Archive for August, 2014

Mondays with Melitas – August 25, 2014

MEMORY OF A PET                                                                           AUGUST 25, 2014


I never did have a dog of my very own until I was all grown up at 38 years old.

Son Gary had a little one, “Woofles,” when he was 4 years old, but she wasn’t mine, all mine. She was his, his, his! We were living at the south end of Laguna Beach on Victoria Dr. ‘way up above the ocean on the cliffs in a four-level home, if you can imagine that. Garage on street level, second level office and storage; third level huge living room across the front, then large dining room, den, humongous kitchen, and the service room, also oversize. Then the top floor (4th level) with 3 bedrooms, 3 baths. The ocean below, with waves crashing against the rocks, made nice night sounds.


About 8 years later we were then living in a duplex right smack dab on the beach, on Ocean Front in the area of the Coast Inn. The building was built from the street level, so garages were on that level along with a 2 bedroom apartment, which I rented to Marine Officers from the Base in El Toro. You had to go down one level for the large apartment. As you entered, there was a bedroom on the left, and you had to take a few steps down to get to it. On the entry level to your right was another bedroom, and across the hall and forward there was another bedroom with windows across the front looking out into the living room below, and to the ocean. Down more steps to the living room, dining area, and kitchen area— 2 stories high and wide open with 14 foot windows so you could get a real good glance of the ocean. The deck outside was patterned after a ship’s deck. It was quite smashing. Underneath the living room there was a space built with the flooring of huge planks set apart so that when there was really high tide the waves would come up under and had a place to release some of the force. Yes, it was smashing. We didn’t have Wuffles – she had gone to her eternal rest, and since Gary was now in high school, with football, and baseball, we just couldn’t take care of another little friend.


Leave it to me — I have been writing some more extraneous stuff. You all know how that goes — my mind keeps looking around inside my brain and starts remembering more than I bargained for, and it keeps egging me on to write it down — before I forget.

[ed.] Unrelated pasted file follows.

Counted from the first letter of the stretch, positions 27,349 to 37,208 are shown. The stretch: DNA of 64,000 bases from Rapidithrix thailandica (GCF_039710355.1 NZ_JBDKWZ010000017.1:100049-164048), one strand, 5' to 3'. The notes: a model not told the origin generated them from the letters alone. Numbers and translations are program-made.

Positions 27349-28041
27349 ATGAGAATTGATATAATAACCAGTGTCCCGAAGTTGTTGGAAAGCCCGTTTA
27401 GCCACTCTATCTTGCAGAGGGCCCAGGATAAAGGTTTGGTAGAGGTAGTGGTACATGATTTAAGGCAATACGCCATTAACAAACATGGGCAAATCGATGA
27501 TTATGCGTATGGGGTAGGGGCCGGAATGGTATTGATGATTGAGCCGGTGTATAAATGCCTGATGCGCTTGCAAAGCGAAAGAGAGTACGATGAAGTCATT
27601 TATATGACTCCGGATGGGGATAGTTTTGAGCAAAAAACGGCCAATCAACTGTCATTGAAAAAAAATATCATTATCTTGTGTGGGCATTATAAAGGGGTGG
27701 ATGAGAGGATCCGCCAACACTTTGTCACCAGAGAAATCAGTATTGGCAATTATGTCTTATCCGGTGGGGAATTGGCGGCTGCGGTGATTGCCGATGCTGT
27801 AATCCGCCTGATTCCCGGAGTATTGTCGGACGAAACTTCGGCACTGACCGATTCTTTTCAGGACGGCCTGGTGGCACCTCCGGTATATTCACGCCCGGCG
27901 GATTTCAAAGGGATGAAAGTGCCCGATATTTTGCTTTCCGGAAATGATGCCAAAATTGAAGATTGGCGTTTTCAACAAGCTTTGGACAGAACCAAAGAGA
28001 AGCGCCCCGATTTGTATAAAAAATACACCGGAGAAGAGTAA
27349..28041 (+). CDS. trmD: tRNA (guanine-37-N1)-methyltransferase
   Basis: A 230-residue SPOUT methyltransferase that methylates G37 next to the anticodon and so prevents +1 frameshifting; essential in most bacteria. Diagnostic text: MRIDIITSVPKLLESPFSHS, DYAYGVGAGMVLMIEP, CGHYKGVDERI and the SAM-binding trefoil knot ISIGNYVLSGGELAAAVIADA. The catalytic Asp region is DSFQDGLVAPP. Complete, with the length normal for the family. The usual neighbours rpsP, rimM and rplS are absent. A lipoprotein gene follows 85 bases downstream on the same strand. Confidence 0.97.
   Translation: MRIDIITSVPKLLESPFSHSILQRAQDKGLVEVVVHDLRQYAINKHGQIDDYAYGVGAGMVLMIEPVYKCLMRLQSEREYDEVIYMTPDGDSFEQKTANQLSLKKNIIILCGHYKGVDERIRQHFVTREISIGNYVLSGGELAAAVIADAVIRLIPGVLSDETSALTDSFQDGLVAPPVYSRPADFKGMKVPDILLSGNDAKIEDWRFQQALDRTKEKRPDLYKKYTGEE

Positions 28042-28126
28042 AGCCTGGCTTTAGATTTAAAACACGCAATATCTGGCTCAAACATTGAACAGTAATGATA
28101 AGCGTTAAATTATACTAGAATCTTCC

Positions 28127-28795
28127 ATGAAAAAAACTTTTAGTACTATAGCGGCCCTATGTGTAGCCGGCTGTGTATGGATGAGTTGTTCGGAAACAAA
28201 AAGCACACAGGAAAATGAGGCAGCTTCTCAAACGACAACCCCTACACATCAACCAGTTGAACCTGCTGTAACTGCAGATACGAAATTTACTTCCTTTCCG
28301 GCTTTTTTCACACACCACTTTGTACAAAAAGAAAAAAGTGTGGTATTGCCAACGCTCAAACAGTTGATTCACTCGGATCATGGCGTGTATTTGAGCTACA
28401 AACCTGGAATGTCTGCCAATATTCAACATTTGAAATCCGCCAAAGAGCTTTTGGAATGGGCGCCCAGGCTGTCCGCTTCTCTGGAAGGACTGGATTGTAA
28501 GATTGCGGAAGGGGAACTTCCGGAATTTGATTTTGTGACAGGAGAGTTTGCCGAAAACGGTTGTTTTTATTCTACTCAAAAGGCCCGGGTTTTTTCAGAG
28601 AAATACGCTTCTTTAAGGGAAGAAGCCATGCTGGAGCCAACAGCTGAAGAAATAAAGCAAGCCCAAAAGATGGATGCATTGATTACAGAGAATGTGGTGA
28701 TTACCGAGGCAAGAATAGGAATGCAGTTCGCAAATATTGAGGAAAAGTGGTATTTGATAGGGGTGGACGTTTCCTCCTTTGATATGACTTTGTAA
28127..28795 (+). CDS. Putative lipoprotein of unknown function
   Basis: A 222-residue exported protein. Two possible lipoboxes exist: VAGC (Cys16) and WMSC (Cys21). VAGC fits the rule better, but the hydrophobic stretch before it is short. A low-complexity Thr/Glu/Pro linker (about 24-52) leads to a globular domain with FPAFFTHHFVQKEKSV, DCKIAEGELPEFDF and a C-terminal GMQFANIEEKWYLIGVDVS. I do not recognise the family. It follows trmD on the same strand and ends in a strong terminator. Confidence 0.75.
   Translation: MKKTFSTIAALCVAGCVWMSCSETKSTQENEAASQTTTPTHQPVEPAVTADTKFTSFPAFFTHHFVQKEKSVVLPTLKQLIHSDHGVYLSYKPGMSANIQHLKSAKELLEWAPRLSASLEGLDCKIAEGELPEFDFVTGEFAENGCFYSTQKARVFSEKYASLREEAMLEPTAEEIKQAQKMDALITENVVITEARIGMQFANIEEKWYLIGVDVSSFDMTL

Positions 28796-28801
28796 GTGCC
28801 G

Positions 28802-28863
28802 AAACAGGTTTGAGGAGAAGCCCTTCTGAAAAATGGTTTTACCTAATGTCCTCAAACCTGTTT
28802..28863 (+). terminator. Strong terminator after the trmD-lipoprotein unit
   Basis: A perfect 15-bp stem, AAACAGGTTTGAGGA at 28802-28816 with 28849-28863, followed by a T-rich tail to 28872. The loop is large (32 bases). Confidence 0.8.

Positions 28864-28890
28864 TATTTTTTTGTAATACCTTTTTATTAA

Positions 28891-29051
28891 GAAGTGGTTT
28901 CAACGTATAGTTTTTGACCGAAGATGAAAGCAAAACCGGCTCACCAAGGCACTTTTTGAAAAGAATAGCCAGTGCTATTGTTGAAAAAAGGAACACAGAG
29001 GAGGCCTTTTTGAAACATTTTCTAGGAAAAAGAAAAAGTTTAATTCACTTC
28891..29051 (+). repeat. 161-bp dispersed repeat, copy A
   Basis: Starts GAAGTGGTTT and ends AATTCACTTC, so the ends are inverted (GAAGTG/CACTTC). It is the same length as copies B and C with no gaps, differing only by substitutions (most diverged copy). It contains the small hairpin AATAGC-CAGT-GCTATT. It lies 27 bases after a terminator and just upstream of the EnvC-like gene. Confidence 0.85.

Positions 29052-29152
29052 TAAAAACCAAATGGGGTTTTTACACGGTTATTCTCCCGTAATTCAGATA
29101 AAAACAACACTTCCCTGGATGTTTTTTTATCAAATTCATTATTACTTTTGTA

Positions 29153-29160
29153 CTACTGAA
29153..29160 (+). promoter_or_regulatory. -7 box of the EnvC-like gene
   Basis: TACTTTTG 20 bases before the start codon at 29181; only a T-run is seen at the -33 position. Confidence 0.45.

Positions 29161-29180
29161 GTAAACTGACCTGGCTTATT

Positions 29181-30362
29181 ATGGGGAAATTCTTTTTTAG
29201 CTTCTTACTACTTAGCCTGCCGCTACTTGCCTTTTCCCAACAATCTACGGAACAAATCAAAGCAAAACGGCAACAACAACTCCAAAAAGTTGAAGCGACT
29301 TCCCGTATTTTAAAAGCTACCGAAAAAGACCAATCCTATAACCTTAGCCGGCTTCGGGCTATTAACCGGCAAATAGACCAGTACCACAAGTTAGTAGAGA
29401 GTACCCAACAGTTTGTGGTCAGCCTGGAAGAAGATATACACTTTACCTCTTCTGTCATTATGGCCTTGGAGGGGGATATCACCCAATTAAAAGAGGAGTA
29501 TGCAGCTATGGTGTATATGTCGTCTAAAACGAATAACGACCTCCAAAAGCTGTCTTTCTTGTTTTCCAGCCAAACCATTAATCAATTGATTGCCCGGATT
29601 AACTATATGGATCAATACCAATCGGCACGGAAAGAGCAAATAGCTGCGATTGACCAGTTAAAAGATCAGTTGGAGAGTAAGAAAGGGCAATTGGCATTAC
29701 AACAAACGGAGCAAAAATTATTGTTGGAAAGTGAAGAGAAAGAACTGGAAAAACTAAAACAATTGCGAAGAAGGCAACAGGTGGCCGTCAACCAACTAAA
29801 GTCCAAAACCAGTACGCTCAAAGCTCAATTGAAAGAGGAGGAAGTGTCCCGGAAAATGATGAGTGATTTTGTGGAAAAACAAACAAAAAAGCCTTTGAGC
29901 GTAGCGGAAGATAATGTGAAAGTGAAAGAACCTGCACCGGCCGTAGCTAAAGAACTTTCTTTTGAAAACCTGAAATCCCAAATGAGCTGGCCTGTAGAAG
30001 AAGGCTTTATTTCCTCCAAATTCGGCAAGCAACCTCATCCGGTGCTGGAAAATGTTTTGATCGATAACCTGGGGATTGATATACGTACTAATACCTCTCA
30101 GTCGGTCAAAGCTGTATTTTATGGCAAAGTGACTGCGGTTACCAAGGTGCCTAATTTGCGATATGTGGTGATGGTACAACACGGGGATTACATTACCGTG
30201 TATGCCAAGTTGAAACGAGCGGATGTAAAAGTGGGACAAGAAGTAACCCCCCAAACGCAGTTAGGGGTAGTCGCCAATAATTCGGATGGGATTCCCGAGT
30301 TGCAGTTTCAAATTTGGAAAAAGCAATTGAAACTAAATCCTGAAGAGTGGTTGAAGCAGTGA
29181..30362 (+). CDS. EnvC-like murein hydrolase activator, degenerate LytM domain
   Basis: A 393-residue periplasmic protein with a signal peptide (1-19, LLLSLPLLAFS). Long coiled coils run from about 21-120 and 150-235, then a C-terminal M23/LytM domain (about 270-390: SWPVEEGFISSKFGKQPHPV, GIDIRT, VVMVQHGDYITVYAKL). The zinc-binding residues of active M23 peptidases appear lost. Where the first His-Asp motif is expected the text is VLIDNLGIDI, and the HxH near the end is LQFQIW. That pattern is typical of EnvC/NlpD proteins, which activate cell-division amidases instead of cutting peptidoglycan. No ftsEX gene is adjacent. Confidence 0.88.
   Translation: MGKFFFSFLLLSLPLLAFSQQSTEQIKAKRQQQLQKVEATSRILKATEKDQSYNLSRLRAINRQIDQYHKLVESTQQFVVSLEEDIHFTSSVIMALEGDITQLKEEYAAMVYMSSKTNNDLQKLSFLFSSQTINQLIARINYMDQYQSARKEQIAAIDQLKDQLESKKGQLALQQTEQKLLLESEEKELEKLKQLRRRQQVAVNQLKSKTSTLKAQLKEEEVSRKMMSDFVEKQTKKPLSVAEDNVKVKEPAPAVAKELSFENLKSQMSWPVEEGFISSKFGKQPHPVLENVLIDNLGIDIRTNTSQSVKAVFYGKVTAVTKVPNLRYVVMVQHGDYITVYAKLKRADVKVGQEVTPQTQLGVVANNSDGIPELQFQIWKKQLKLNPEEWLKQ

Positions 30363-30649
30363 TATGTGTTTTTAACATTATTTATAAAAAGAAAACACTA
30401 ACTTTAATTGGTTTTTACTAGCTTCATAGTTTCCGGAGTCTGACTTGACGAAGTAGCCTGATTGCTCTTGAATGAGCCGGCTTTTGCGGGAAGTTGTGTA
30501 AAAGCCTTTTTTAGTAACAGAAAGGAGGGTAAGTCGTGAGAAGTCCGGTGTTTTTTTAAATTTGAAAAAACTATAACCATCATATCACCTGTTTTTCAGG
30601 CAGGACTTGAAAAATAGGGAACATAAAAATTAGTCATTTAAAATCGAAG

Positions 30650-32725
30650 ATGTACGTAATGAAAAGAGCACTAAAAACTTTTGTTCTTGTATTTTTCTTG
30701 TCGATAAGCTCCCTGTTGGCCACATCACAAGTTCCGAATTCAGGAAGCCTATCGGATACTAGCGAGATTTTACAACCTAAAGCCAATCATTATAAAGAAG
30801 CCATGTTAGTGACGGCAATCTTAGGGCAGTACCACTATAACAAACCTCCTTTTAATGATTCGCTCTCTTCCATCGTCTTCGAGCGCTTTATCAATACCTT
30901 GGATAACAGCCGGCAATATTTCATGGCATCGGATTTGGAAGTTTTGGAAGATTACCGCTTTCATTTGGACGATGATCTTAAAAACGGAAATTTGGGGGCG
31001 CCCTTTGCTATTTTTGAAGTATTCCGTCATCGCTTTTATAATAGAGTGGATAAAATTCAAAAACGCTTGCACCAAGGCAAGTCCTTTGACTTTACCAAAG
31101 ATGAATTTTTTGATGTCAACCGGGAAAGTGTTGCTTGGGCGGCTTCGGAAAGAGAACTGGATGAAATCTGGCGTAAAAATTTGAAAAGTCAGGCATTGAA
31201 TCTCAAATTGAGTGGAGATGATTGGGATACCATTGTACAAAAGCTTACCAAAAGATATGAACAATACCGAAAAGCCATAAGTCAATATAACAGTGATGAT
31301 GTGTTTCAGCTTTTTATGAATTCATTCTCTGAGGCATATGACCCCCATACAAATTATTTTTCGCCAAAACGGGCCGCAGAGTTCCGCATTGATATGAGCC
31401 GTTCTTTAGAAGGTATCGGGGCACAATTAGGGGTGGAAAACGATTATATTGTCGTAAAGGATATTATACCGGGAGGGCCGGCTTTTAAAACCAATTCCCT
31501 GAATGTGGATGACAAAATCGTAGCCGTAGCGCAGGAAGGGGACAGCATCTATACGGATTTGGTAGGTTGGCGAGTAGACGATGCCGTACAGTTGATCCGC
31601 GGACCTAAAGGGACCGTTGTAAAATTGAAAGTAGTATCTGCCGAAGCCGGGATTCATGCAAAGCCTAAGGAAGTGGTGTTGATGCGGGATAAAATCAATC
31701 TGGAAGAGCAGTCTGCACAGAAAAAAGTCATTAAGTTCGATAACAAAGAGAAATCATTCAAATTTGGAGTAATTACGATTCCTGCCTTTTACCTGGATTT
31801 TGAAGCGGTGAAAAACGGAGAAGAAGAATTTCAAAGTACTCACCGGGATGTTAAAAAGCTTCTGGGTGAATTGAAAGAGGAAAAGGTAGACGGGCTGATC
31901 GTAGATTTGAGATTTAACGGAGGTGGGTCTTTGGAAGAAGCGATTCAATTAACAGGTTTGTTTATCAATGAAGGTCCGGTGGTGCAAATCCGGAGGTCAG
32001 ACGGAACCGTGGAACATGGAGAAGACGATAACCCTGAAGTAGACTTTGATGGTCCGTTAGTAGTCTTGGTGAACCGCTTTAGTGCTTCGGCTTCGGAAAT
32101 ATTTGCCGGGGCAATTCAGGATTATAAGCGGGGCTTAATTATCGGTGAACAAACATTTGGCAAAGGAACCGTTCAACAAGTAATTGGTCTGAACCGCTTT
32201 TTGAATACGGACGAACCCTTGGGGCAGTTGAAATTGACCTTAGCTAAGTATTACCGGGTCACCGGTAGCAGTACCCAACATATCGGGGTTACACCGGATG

The main topic is now coming up. In case you have forgotten, the main subject is supposed to be about a pet. A friend of mine, Mickey, from the San Fernando Valley was coming down to visit me for a week. I used to keep a calendar just marking down week end visitors, or they might run into each other with their luggage at the front door. Then someone would have to flip a coin as to who would go to a motel.


When Mickey arrived, there in her arms was this adorable chocolate mini poodle puppy all full of vim and vigor, straining to get to me!. With that, Mickey puts the little tyke in my arms, and says “Here’s your present for today!” I called her ELOISE after Kay Thompson’s book, “Eloise,” about the little girl who lived at The Plaza, a hotel in New York City, and all about her hilarious escapades. She had the run of the place. Incidentally, Kay Thompson was a tremendously popular icon-type night club entertainer, who had 3 gorgeous guys backing her up, all in tuxedos, singing and dancing very elegant routines, mostly in New York nightclubs, but would be out on the road, where I caught her act in San Francisco.


There I go again — Memories just create more Memories for me and I can’t help myself. The story goes South.


I just knew I was going to have a fun, interesting life with my new BFF. I don’t know what she expected, but it couldn’t have been what it turned out to be. The home she came from — and incidentally, Mickey bred these little chocolate poodles as a business, so daily routines were much different than mine. I guess Eloise was quite confused with the life style. We didn’t get up too early — she was okay with that — but then I had to leave at 5 o’clock to be at whichever bar or restaurant I had at the time, and that meant I wouldn’t return home until late, usually after 2 am. We would play for a little while, and would have a little snack; then off to bed. Same routine the next day. She was settling in just fine and dandy. Our days were just great. We could romp around on the beach, play “go get the stick,” or take a walk down the beach and visit my bar, Los Ondas, or maybe we had to go shopping, or maybe go visit somebody. There were lots of things to do during the day, and she seemed to thrive on that lifestyle. We had each other all day long, then she could just sleep away in the dark night till I came home.

I’m going to close out this story for now. I have been trying to find pictures that I thought I could put my paws on in a flash. Where are they, when I need them? Have been trying to find them all day. Have to realize I have 4 or 5 bins of photos, and I don’t want to drive myself any crazier than I am right now.

Later, Gang



MELITAS FORSTER                                                           MONDAYS WITH MELITAS


Eloise & I on beach in front of our home. Bldg. in picture not ours -next door neighbor.

Eloise & I on beach in front of our home. Bldg. in picture not ours -next door neighbor.





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Mondays with Melitas – August 18, 2014

 Major General Joseph Fegan, wife on left, and THAT'S MY AUNT MAE on the  right

Major General Joseph Fegan, wife on left, and THAT’S MY AUNT MAE on the right

CAMP PENDLETON REVISITED                                                     AUGUST 18, 2014